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rare female film critic | by maryann johanson

John Wick movie review: deadly dancing

John Wick green light

MaryAnn’s quick take…

Funky-elegant, weirdly funny, visually intoxicating. I love this movie so much for how it’s different about being more of the same old stuff we always love.
I’m “biast” (pro): love Keanu Reeves more than is probably healthy
I’m “biast” (con): nothing
(what is this about? see my critic’s minifesto)

And then sometimes a movie comes completely outta nowhere to wow you. John Wick has no right — no right at all — to be as good as it is. As funky-elegant and as weirdly funny as it is. As smart about being fresh and cool with hoary clichés as it is. As visually intoxicating as it is. This is written by Derek Kolstad, whose only previous credits are a couple of cheesy direct-to-DVD Dolph Lundgren vehicles. It’s directed by stuntman turned director Chad Stahelski, with an apparently uncredited assist from David Leitch… who is another stuntman turned director. Either all three of these guys have a fairy godmother who owed them big time, or Hollywood has been making a concerted effort to keep new talent with actual talent away from the sandbox and these guys somehow managed to sneak in.

It’s entirely possible that both had to happen for John Wick to come into existence. Or maybe the planets aligned in an unexpected new way? However it happened: I love this movie so much. Not least because it’s different about being more of the same old stuff we always love.

The clichés bombard us right from the start, as if to get them immediately out of the way. John Wick is a retired professional killer who suddenly has nothing to lose — I mean, really. His beloved wife (Bridget Moynahan [Battle: Los Angeles, Ramona and Beezus], very briefly), who we are to understand had set her husband on the straight and narrow, has just died of some awful and lingering disease. She left him a puppy — an adorable puppy, a beagle, for cute’s sake — so he’d have something to take care of after she was gone. But then Bad Guys — or, at least, villains who are crazier and stupider than John Wick himself, who seems pretty far from either, even if he kills people for money — steal his car and snuff his dog. Just for fun. (If they had realized who he was, not only feared but goddamned legendary as an assassin, they would probably have left him alone.) Fear not, animal lovers: the scene is not graphic. But heartstrings are tugged. Pulled. Yanked. And the car is a ’69 Mustang, for Christ’s sake. Vengeance must be enacted.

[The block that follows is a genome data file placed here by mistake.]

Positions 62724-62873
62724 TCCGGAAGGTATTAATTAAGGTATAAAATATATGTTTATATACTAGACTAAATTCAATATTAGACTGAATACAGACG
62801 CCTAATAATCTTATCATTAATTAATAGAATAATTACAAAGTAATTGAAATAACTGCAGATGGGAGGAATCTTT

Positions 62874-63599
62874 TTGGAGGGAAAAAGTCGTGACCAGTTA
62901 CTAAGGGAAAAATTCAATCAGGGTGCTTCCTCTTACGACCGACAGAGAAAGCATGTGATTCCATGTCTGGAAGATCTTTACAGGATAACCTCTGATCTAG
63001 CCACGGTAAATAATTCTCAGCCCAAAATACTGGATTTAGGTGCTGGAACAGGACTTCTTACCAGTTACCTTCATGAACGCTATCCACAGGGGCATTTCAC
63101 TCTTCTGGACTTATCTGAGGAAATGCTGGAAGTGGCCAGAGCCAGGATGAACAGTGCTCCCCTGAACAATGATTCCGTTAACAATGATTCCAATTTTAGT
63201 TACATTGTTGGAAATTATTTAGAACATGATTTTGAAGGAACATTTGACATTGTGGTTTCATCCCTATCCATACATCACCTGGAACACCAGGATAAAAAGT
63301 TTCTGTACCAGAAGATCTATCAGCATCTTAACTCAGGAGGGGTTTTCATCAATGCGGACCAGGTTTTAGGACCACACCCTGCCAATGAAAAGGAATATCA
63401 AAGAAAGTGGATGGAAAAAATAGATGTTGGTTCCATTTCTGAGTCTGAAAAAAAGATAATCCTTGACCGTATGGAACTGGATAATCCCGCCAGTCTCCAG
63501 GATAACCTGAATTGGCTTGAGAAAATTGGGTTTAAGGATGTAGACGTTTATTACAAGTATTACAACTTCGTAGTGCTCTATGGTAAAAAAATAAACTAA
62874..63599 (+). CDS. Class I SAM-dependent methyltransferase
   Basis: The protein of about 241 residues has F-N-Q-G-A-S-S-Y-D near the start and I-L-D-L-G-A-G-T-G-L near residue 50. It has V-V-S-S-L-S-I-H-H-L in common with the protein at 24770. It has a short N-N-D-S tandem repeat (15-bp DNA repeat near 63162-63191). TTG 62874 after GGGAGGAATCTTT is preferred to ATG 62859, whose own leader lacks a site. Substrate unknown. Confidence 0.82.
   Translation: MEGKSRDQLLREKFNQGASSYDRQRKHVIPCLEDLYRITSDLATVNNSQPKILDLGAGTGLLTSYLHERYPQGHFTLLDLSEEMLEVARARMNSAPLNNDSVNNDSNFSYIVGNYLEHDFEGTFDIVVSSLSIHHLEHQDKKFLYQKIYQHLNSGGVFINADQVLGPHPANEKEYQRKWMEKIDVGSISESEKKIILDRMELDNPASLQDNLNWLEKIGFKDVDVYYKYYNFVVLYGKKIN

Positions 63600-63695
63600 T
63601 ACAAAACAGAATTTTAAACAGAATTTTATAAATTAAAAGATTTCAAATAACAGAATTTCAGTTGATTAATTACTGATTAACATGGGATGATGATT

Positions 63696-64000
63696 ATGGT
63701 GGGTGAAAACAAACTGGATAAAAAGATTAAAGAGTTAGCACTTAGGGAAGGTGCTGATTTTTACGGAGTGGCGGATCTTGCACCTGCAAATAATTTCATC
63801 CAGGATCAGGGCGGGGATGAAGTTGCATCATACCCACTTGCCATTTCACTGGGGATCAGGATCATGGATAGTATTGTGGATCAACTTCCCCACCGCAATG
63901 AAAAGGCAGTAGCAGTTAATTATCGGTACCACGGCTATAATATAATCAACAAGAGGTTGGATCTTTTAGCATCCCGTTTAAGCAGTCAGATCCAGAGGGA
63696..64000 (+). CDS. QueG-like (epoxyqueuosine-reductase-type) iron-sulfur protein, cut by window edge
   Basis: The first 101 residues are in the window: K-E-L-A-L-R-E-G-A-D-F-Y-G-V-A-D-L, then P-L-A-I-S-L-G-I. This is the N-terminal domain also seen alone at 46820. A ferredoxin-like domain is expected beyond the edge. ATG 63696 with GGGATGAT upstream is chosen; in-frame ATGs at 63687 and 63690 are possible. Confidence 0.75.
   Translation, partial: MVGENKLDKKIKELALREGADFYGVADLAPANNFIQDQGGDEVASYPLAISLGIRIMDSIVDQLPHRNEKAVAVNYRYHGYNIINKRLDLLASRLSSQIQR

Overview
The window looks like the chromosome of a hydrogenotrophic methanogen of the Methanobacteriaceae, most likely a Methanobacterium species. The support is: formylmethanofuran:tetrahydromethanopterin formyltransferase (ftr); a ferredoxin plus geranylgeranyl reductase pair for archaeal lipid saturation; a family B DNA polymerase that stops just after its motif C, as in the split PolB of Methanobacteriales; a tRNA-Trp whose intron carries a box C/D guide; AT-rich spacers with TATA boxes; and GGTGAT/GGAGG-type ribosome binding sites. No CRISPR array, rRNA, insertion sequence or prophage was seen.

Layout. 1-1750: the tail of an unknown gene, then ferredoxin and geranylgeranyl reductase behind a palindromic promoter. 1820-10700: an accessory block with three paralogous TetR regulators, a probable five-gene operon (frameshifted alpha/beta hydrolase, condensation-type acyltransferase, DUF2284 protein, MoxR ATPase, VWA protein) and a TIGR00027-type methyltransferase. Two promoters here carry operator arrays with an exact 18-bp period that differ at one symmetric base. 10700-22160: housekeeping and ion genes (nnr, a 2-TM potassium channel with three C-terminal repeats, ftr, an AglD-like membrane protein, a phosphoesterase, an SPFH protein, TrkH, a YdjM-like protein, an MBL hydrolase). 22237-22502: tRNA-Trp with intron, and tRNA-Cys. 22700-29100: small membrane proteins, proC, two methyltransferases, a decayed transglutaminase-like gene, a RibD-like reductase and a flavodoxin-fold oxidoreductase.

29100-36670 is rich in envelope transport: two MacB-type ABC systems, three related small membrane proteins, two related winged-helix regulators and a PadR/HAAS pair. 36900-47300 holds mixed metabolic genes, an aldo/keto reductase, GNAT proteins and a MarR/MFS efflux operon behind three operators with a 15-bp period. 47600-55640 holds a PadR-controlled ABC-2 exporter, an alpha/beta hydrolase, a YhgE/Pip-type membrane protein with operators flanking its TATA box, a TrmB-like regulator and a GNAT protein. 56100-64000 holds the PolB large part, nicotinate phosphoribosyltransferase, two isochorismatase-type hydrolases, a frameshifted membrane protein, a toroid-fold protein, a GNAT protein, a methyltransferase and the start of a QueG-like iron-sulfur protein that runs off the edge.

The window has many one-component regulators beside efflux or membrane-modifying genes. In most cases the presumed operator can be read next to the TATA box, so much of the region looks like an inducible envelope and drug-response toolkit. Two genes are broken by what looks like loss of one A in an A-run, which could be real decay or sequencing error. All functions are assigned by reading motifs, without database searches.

This is the best part. I’m not kidding: John Wick is played by Keanu Reeves (47 Ronin, The Day the Earth Stood Still). Dude has been unfairly maligned his entire career, but even all the nastiest things that have been said about his talent and his screen presence — which, I hasten to underscore, are slander, I tell you: slander — are perfectly aligned with this character. Wick so embodies noirish hardboiled stolidity that Reeves entire body of work could well have been leading to this performance. Even more so than The Matrix. This is Reeves at a prime that is like a new prime, because who could have seen this coming? Fifty — yes, Reeves is 50; I hope that makes you feel as old as it makes me feel — 50 is the new awesome.

But wait, there’s more. The way Reeves moves onscreen in this movie in the fight scenes is like nothing I have ever seen before in an action movie. It’s a subtle thing, not like martial arts — or at least like no martial arts we’ve ever seen onscreen before — but like dancing. Deadly dancing. But not even like any dancing we’ve seen before. From a purely cinematic perspective, it’s thrilling. Because it makes the brutal violent bloody mayhem feel innovative and inventive.

The fight choreography seems new and different, too, but that’s just the icing on the cake. John Wick feels at once modern, with its sleek palette of muted grays and browns, and retro, though not like any retro we’ve ever seen before. Its New York City is like something out of a now that is a result of the future as imagined from the 1950s, with a touch of fantasy, or at least an alt-reality, that is manifest in one of the central conceits of the film, a ritzy hotel, The Continental, that is a combination of refuge, social club, and safe space for felonious one-percenters. Maybe places like this do exist in the real criminal underworld, but if so, we’ve never seen anything like it onscreen before. It’s almost Sin City-ish (the spectacular first movie, not the crappy second one), but more plausible, more grounded. It’s the sort of thing that hints at a much larger world than what we see. Hooray that a sequel is in the works.

John Wick is pure popcorn thrills in a way that tired action retreads have forgotten recently. So good to see that someone cares about making blood and gore and revenge fun again.


See also my #WhereAreTheWomen rating of John Wick for its representation of girls and women.


see also:
John Wick: Chapter 3 – Parabellum movie review: symphony in order and chaos


green light 4 stars

John Wick (2014) | directed by Chad Stahelski, David Leitch
US/Can release: Oct 24 2014
UK/Ire release: Apr 10 2015

MPAA: rated R for strong and bloody violence throughout, language and brief drug use
BBFC: rated 15 (strong language, bloody violence)

viewed at a semipublic screening with an audience of critics and ordinary moviegoers

official site | IMDb | trailer
more reviews: Movie Review Query Engine | Rotten Tomatoes

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